|Microbial Consortium that Dechlorinates 1,1,2,2 Tetrachloroethane and all its Daughter Products
| WBC-2 microbial consortium. Photo credit: Geosyntec Consultants
The Microbiology and Molecular Ecology group (Mary Voytek, Reston,VA), in cooperation with the USGS Maryland District office (Michelle Lorah), is examining the fate of chlorinated hydrocarbons, formed during munitions production, which contaminated the ground water and wetlands at Aberdeen Proving ground. Tetrachloroethane (TeCA) and trichloroethene (TCE) were not degraded in the ground water. However, when the water was discharged through an organic-rich wetland, the natural microbial populations converted TeCA and TCE to less chlorinated compounds and finally to nonhazardous end products. Thus, for much of the wetland, natural attenuation was a sufficient treatment strategy. However, in some areas, contaminated water was entering the tidal waters of West Branch Canal Creek, and further treatment was necessary. Areas of the wetland where the contaminants were breaking through were identified and a bioaugmentation treatment was applied in a “biomat” on the sediment surface. A microbial consortium was developed from sediment collected from contaminated wetland sediments where natural attenuation was effective. Application of this microbial consortium in the biomat successfully removed chlorinated ethenes and ethanes and chlorinated methanes (such as carbon tetrachloride).
This consortium of bacteria and methanogens has been developed in our U.S. Geological Survey lab at Reston, VA. This consortium, in development since 2002, was started using Aberdeen sediment, and enriched and grown in a medium with chlorinated compounds as terminal electron acceptors. The culture was scaled up by Geosyntec in Guelph, Canada for use in a field test at Aberdeen Proving Ground. The microbial consortium was deployed in a permeable layer of soil materials that was constructed over a "hot spot" of chlorinated compound discharge in the wetland. The field test was monitored for its effectiveness in removing chlorinated compounds and prevented the release of these toxic compounds in the waters of West Branch Canal Creek, a tidal wetland. WBC-2, was analyzed using molecular techniques such as cloning and sequencing. The culture is methanogenic and includes fermentative and acetogenic bacteria in addition to recognized dechlorinating bacteria such as Dehelobacter restrictus, Geobacter lovleyi, Dehalococcoides sp., Syntrophus, Sytrophobacter and Synergistetes. In addition to dechlorinating aliphatic hydrocarbons, it can also degrade other recalcitrant organics.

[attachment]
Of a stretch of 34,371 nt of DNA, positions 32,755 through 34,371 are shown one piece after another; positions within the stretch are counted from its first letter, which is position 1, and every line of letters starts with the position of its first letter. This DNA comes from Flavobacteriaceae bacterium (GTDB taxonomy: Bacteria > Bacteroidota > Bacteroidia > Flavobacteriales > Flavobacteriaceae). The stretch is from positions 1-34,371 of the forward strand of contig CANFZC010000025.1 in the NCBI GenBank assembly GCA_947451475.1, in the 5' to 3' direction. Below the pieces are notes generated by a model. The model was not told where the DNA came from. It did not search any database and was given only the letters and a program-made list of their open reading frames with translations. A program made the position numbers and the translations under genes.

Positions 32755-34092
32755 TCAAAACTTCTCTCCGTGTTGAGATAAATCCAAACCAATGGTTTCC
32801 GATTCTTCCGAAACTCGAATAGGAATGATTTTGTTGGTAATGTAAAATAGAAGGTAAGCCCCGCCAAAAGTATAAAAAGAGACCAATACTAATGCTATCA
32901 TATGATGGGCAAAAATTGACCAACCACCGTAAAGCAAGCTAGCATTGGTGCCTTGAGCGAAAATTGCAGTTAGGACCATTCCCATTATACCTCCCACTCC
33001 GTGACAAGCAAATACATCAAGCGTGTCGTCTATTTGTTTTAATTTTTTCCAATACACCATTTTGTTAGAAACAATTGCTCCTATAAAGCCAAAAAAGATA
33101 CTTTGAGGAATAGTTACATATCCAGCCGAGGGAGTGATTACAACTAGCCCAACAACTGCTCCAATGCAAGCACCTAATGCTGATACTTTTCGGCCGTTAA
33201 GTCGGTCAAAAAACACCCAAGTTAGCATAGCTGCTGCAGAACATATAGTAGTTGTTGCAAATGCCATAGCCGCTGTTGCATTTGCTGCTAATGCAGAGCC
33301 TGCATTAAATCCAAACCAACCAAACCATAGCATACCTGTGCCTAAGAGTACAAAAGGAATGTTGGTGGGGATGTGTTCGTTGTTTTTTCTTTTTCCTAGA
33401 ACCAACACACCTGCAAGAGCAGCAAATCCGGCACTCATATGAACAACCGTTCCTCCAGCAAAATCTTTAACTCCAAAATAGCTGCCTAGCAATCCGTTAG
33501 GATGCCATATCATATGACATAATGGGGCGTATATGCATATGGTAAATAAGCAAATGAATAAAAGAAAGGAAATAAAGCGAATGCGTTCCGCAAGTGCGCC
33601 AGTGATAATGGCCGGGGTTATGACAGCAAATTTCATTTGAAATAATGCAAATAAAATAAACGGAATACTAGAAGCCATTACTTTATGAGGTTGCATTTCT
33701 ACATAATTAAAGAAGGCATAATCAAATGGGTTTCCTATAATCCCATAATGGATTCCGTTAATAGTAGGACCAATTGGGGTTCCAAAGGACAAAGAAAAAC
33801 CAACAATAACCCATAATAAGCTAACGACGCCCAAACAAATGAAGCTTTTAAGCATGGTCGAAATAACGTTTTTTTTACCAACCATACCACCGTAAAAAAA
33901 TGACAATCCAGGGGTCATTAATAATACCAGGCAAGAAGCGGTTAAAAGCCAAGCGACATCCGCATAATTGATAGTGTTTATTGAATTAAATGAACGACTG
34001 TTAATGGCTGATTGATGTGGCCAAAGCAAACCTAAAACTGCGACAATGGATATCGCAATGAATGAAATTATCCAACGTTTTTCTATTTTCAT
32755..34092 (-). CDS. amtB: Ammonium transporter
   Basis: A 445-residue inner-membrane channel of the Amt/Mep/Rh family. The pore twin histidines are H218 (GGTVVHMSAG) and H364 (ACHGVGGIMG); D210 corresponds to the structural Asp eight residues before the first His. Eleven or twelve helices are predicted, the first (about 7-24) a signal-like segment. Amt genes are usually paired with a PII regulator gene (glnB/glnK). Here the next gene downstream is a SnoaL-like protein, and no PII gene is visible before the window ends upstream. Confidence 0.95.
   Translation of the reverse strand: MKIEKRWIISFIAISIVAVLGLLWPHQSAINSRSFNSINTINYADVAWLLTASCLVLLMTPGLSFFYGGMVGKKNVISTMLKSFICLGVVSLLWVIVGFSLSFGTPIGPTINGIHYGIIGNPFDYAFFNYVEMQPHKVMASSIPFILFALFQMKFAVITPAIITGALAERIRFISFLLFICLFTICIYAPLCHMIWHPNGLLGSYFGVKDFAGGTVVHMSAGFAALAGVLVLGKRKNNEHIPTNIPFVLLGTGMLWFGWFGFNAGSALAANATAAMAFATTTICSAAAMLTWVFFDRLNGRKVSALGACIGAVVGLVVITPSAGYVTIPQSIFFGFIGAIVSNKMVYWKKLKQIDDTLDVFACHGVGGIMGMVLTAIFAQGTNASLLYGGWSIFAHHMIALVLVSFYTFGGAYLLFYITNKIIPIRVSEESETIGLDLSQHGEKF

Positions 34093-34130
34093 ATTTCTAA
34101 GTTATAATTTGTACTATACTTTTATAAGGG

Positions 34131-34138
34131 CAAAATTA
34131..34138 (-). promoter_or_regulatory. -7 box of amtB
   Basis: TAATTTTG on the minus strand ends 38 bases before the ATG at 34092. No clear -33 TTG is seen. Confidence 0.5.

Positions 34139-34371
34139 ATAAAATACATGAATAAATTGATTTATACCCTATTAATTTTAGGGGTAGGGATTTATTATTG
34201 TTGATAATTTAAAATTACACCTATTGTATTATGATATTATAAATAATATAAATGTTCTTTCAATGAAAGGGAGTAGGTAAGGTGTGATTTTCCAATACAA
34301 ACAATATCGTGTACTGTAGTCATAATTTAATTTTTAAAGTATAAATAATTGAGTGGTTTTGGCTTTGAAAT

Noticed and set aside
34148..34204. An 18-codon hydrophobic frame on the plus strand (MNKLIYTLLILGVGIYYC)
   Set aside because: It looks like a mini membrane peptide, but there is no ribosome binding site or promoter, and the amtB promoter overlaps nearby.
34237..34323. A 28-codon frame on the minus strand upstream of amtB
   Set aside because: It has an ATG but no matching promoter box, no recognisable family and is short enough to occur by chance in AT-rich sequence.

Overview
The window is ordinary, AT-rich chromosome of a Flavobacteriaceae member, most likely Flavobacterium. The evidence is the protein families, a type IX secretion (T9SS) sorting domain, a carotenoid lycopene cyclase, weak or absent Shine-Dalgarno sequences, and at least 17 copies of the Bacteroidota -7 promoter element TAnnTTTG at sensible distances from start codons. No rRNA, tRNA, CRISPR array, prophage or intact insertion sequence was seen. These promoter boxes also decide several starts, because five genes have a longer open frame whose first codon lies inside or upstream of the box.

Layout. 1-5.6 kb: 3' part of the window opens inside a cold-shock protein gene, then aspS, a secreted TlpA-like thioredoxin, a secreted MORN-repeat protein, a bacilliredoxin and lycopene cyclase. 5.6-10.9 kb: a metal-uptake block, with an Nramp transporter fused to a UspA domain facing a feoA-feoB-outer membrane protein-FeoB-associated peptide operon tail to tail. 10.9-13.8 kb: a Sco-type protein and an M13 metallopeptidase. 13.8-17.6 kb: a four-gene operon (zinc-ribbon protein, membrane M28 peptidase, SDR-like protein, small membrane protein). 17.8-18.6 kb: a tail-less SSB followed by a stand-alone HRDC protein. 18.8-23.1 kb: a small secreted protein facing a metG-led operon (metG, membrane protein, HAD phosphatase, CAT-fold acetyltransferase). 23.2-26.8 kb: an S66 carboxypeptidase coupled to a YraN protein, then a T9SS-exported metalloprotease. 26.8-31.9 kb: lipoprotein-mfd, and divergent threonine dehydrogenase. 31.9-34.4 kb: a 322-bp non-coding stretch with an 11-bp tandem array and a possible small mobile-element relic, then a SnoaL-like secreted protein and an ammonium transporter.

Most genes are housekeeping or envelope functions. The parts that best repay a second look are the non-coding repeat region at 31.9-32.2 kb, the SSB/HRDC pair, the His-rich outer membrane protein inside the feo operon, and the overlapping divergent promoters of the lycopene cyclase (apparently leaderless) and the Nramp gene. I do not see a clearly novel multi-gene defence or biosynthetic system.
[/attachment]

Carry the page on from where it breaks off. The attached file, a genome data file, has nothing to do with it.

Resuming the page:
For more information view
Microbiology and Molecular Ecology at Aberdeen, MD and the following publications:
Aberdeen Publication - WRIR-02-4157
Anaerobic Degradation of 1,1,2,2-Tetrachloroethane and Association with Microbial Communities in a Freshwater Tidal Wetland, Aberdeen Proving Ground, Maryland: Laboratory Experiments and Comparisons to Field Data.
By Michelle M. Lorah, Mary A. Voytek, Julie D. Kirshtein, and Elizabeth J. (Phillips) Jones
Jones, E.J.P., Voytek, M.A., Lorah, M.M., and Kirshtein, J.D., 2006, Characterization of a microbial consortium capable of rapid and simultaneous dechlorination of 1,1,2,2-tetrachloroethane and chlorinated ethane and ethene intermediates: Bioremediation Journal, v. 10, p. 153-168.
Also contact Mary Voytek, Voytek Microbiology.
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